Q&A with Team KTM’s Paul Lamb

In depth Q&A with Team KTM’s Paul Lamb who discusses the big demands of a Team Manager during off-season and announces the Team KTM squad for 2018.

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Q&A with Team KTM’s Paul Lamb

In depth Q&A with Team KTM’s Paul Lamb who discusses the big demands of a Team Manager during off-season and announces the Team KTM squad for 2018.

Question: Paul, it was good to see KTM back in the pro peloton in 2017, what are the plans for the team moving forward into 2018?
Paul Lamb: 2017 was KTM’s first year back in the elite-pro peloton since its year at UCI Continental level in 2014. This time around, we are looking to build a long-term collaboration with KTM and to put the partnerships and infrastructure in place to ensure the sustainability of the team. We have an ambitious four-year development plan in place and we want to make sure we are around to carry it out. We see the development of effective working partnerships with our sponsors as crucial to the long term success of the team.

For the 2018 season, we had planned to run as a BC elite national team, but with the team instability during the off-season and a lack of information or apparent interest coming from British Cycling, we may have to re evaluate this plan. It is our intention though, to use this season as a stepping stone to UCI Conti level which, all going well, we intend to do.
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Q: How has the off season team preparations for 2018 gone for you?
PL: Like most teams, we have been extremely busy since the season ended, but so far so good. Last season we entered the race scene quite late and had a relatively small squad. This left us fairly stretched, especially when we had a couple of serious injuries midway through the year.

For 2018, we have assembled a bigger squad with a mixture of experience and younger riders. We have guys with top results at Prem level and UCI stage races and first year U23’s with impressive junior national experience. Overall, I am confident we’ll perform well individually and as a team in major races throughout the season.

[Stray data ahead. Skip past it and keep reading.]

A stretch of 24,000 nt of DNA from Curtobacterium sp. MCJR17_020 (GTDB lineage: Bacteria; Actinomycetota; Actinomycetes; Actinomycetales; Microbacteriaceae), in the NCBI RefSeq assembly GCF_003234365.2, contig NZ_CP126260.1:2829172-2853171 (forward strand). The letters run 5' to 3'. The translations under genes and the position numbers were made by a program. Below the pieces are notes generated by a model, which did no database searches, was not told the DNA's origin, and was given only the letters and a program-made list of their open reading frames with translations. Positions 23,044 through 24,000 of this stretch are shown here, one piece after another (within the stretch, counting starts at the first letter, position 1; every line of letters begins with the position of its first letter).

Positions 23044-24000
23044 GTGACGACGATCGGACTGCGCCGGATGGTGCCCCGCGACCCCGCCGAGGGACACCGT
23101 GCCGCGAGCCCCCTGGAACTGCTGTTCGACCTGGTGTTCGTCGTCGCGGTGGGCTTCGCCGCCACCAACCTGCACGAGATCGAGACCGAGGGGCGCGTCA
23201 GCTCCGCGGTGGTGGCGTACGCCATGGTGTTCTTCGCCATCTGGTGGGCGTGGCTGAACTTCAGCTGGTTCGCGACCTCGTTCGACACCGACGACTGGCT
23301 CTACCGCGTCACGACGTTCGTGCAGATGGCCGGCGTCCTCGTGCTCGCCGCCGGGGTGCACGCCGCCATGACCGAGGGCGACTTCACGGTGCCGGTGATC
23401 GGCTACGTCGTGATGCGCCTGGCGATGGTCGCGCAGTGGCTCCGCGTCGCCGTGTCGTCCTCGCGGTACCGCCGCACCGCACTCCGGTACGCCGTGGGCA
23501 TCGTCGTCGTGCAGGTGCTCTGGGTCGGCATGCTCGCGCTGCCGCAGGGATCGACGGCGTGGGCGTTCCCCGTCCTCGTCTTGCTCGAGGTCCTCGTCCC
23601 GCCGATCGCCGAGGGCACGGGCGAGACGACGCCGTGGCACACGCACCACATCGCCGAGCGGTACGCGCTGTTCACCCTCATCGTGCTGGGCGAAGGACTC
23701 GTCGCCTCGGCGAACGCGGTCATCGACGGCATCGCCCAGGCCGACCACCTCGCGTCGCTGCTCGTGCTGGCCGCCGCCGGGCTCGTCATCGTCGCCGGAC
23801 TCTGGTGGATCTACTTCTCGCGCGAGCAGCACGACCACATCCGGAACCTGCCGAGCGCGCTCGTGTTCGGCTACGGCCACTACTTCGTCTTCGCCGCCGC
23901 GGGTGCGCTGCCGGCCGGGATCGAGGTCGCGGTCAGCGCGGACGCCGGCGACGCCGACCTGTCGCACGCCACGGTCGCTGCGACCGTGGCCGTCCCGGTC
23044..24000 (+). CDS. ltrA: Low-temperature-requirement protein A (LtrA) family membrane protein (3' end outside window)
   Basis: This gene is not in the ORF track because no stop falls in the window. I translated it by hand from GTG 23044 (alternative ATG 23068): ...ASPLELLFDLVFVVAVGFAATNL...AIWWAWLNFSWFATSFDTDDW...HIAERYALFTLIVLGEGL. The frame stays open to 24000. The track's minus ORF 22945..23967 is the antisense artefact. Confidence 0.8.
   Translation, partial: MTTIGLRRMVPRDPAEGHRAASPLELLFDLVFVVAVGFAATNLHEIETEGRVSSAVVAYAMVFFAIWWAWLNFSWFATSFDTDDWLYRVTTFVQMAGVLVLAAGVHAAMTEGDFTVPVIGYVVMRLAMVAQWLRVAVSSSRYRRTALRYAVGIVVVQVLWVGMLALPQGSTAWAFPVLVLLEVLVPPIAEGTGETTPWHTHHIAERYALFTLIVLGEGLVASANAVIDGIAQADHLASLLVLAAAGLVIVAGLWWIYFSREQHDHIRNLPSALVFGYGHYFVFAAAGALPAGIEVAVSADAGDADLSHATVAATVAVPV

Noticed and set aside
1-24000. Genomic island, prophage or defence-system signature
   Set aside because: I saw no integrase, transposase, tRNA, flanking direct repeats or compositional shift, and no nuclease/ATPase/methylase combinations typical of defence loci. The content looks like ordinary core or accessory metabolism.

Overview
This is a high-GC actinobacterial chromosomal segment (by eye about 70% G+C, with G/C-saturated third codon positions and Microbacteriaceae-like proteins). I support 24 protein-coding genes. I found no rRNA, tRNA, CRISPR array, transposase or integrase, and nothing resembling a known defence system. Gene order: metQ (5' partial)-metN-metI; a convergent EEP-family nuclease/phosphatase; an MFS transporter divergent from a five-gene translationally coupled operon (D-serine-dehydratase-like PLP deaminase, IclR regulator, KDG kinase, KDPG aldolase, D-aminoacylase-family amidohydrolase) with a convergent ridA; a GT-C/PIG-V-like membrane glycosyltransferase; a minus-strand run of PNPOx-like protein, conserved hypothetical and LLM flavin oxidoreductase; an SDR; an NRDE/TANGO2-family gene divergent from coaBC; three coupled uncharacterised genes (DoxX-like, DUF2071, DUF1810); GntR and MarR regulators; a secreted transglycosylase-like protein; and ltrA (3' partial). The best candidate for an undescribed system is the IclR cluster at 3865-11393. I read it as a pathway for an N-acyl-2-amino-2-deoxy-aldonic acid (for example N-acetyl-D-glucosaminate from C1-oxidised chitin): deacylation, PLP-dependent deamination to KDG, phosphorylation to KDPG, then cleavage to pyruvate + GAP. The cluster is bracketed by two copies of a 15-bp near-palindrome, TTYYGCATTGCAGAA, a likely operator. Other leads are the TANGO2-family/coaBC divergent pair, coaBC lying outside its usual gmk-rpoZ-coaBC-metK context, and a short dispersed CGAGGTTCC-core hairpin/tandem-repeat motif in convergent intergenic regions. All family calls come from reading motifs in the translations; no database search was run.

Sponsorship wise, we are hugely grateful to KTM Bike Industries UK for their continued support of the team with bikes and their excellent Italian branded Ursus wheels. We certainly hope to repay them with a good year both on and off the bike. We have a range of top product partners who we have also stayed with for 2018 including Giro, Absolute Black, Kitbrix, Pyramid Display materials, Bkool, Supacaz, and OTE nutrition. In addition we have partnered with Champion Systems for race and training kit.We are also in the process of developing some new exciting links with other partners who we hope will come on board during the year and for 2019.
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Q: What do you make of the big changes to teams and personnel this winter?
PL: As far as riders have been concerned, at times it’s felt a bit like transfer deadline day in football. In all seriousness, it’s not been great for many concerned, especially for riders, who are the most valuable asset in this sport. Several long-standing and really successful teams sadly folded in December and other riders were released from their teams, some at UCI Conti level. This left lots of good riders with a mad scramble to find new teams.

It’s not a good scenario for riders and something has to change if we are to avoid losing top athletes from the sport who may feel that they have had enough of the insecurity. No full-time riders at this level should be ‘working’ for nothing and this is something that has to change at some point. As other teams have, we have stepped in and offered rides to some very talented riders who may otherwise have been lost to the sport.